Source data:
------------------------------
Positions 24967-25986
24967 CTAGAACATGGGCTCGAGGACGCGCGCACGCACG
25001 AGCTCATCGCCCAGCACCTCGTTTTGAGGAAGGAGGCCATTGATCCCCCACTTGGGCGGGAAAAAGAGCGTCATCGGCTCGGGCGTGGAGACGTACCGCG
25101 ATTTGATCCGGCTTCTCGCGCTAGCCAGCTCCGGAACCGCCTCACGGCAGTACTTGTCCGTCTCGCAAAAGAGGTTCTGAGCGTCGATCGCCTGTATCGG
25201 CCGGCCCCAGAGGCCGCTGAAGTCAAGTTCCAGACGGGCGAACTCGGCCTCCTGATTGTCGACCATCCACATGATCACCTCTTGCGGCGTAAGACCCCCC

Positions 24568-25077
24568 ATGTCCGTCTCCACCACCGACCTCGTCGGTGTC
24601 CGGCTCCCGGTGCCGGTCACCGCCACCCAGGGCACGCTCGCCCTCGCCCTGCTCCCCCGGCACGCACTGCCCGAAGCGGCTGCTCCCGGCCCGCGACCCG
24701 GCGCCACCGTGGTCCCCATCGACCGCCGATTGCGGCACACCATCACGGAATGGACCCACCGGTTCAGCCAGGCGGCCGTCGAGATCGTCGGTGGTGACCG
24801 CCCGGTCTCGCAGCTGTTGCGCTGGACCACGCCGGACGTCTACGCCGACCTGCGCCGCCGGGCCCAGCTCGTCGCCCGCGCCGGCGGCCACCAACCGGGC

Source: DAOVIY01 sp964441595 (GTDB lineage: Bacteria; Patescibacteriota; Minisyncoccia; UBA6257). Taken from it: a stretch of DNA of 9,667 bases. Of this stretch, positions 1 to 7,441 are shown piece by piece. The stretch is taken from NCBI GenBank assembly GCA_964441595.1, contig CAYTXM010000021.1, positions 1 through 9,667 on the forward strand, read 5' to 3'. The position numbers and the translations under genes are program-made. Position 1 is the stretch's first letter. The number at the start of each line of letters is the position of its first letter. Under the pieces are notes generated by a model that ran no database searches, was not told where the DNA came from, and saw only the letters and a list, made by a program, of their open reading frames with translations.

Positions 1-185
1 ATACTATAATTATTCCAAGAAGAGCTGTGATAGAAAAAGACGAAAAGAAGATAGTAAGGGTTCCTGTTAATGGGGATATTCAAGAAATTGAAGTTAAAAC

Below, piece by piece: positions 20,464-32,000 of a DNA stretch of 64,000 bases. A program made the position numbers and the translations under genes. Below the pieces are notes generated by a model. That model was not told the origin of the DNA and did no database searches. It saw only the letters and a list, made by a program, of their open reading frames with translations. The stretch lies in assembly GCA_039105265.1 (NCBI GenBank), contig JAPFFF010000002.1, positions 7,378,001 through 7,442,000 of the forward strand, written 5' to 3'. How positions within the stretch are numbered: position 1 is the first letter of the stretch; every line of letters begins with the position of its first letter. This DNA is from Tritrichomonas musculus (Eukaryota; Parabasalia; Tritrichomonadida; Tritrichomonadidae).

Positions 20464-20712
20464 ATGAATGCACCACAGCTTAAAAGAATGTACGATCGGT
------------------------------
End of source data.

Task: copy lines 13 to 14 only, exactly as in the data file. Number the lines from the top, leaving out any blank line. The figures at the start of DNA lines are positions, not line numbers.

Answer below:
1 ATACTATAATTATTCCAAGAAGAGCTGTGATAGAAAAAGACGAAAAGAAGATAGTAAGGGTTCCTGTTAATGGGGATATTCAAGAAATTGAAGTTAAAAC

Below, piece by piece: positions 20,464-32,000 of a DNA stretch of 64,000 bases. A program made the position numbers and the translations under genes. Below the pieces are notes generated by a model. That model was not told the origin of the DNA and did no database searches. It saw only the letters and a list, made by a program, of their open reading frames with translations. The stretch lies in assembly GCA_039105265.1 (NCBI GenBank), contig JAPFFF010000002.1, positions 7,378,001 through 7,442,000 of the forward strand, written 5' to 3'. How positions within the stretch are numbered: position 1 is the first letter of the stretch; every line of letters begins with the position of its first letter. This DNA is from Tritrichomonas musculus (Eukaryota; Parabasalia; Tritrichomonadida; Tritrichomonadidae).